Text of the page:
River Management Techniques. Upper Wharfedale Best Practice Project (Information Series No 6)

5.0. Improving sheep dipping practices

5.1. New dipper


Hubberholme, SD 925784

Autumn 1999

COST: £20,000


Concerns about the effects of organophosphate dips on humans has led to the introduction of synthetic pyrethroid dips, which are less damaging to humans but are lethal to aquatic invertebrates at the base of the food chain. As a result, there are now major issues concerning not only the disposal of used sheep dip but also with regard to sheep dip chemicals entering watercourses during the sheep dipping process. Of particular concern in Upper Wharfedale is the number of sheep dips which have been historically located close to watercourses.


A full survey to locate all sheep dips in the project area was undertaken and an inventory of required improvements was produced. These ranged from relatively minor works, necessitating the waterproof rendering of dipper walls and sealing off redundant drainage systems, to the complete rebuilding/ re-locating of five sheep treatment facilities.

The requirements of individual farmers for a system that would cater for individual needs to manage their dipping programmes was used as a starting point in the design brief.

This was then developed through various design stages undertaken by a local Chartered Surveyor and Engineer, with input from the Health and Safety Executive and the Environment Agency. A state-of-the-art sheep dip was subsequently installed at Church Farm as a pilot scheme to demonstrate ‘best practice’ requirements for sheep dip design/construction.


A prefabricated (fibre reinforced cement) circular dip tub with step out facility and capacity to take four sheep was used (shown opposite).

Other key features were included as follows:

  • A site was chosen well away from watercourses or field drain systems, having direct access to a pasture where sheep could be contained for a 24 hour period after dipping;
  • A polythene curtain was incorporated at the dip tub entry to minimise splash back and contamination of operators and surrounding areas when sheep entered the bath;
  • The floor was graded to facilitate the return of chemical from the draining pens and/or other areas back to the dip tub (on an unroofed dipper only that part of the forcing pen liable to contamination should drain back to minimise the amount of clean uncontaminated rain water entering the bath);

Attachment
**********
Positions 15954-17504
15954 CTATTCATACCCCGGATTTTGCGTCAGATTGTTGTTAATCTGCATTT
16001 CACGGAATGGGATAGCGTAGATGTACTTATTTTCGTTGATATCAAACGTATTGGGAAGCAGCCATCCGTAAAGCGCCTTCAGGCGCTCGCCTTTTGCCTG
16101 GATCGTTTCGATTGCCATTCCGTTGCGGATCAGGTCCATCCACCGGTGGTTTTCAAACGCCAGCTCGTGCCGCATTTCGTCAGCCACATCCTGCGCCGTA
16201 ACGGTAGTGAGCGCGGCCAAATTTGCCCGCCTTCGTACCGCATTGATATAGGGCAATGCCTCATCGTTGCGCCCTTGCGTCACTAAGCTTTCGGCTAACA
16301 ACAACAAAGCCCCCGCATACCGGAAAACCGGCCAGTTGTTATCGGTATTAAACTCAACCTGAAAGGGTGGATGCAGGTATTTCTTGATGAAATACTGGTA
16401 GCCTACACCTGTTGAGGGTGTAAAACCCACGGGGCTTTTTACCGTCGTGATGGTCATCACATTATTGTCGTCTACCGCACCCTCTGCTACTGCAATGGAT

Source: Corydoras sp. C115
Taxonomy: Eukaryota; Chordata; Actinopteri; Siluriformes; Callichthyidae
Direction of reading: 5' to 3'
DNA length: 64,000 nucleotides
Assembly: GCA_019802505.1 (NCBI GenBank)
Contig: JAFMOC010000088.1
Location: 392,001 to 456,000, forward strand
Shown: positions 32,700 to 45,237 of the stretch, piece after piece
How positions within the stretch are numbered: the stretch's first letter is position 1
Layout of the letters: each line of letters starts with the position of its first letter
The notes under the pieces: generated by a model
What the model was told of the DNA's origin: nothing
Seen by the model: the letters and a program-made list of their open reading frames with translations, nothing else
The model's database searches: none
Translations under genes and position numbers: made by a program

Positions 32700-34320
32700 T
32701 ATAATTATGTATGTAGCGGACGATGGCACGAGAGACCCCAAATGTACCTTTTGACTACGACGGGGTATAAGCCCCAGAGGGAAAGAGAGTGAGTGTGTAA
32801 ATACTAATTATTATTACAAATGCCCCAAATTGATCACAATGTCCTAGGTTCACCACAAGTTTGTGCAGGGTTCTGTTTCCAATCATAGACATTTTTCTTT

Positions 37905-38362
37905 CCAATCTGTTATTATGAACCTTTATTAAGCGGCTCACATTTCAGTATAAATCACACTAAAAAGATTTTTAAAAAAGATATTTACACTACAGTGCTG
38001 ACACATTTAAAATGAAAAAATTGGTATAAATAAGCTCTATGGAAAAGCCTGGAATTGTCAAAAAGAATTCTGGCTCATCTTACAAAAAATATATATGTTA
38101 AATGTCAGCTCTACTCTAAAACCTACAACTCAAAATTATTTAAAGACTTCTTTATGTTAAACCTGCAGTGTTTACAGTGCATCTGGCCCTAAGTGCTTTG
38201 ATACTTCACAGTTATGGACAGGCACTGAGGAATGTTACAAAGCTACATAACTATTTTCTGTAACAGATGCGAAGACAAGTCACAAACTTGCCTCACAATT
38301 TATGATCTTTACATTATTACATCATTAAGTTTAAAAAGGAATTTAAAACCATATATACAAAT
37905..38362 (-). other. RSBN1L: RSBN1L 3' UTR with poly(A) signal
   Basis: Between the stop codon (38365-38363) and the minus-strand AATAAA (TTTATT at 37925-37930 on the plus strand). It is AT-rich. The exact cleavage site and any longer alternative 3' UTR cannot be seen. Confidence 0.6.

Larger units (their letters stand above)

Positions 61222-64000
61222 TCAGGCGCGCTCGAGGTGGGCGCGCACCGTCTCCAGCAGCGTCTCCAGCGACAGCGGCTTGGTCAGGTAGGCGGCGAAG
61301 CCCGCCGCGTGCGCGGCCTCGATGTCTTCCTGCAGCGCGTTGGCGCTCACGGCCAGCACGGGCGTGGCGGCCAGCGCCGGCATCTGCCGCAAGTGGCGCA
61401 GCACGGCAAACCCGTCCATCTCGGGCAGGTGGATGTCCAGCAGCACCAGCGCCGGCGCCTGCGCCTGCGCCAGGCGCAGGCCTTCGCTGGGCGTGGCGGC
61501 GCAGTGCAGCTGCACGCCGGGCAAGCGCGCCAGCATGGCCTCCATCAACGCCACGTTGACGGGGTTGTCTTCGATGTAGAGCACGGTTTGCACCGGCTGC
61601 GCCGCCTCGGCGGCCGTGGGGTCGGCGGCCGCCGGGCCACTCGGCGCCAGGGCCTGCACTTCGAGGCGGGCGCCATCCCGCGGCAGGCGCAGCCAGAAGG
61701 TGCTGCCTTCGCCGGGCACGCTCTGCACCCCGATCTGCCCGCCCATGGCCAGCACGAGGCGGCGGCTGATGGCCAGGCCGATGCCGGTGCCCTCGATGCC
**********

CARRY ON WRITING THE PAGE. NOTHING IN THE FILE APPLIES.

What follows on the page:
• A filter catch pit with galvanised steel grate was provided at the dip tub exit to minimise contamination of dip tub contents from drying pen drainage;
  • A sectioned steel cover was provided to be used over the dip tub as a safety measure when not in use;
  • Arrangement of the dipper was to allow two draining pens (each with capacity to hold 45 sheep) to be constructed in parallel so that alternate use would permit a minimum of 10 minutes draining prior to moving the sheep forward into the secondary holding/drying pen;
  • All yard areas around the dip bath to be graded back to the bath;
  • Walls to be of solid construction and of a height to contain any splashing. They should also be made water-tight particularly at the base and rendered to aid cleaning down;
  • Kerbs of 2-4cm to be provided at doorways and gateways to prevent escape of chemical outside the dipper;
  • A lockable fireproof chemical store facility to be provided, together with clean water supply within the building;
  • A circular forcing pen and internal partitions of prefabricated galvanised steel to be provided;
  • A roof was specified as a preferred option to minimise the effects of rainwater on dip bath contents/chemicals. This incorporated venting in the ridge to aid ventilation of dip chemical.


The site was used for demonstration of ‘best practice’ principles shortly after construction and has since proved an effective design, providing substantial benefits of improved stock management for the farmer concerned.

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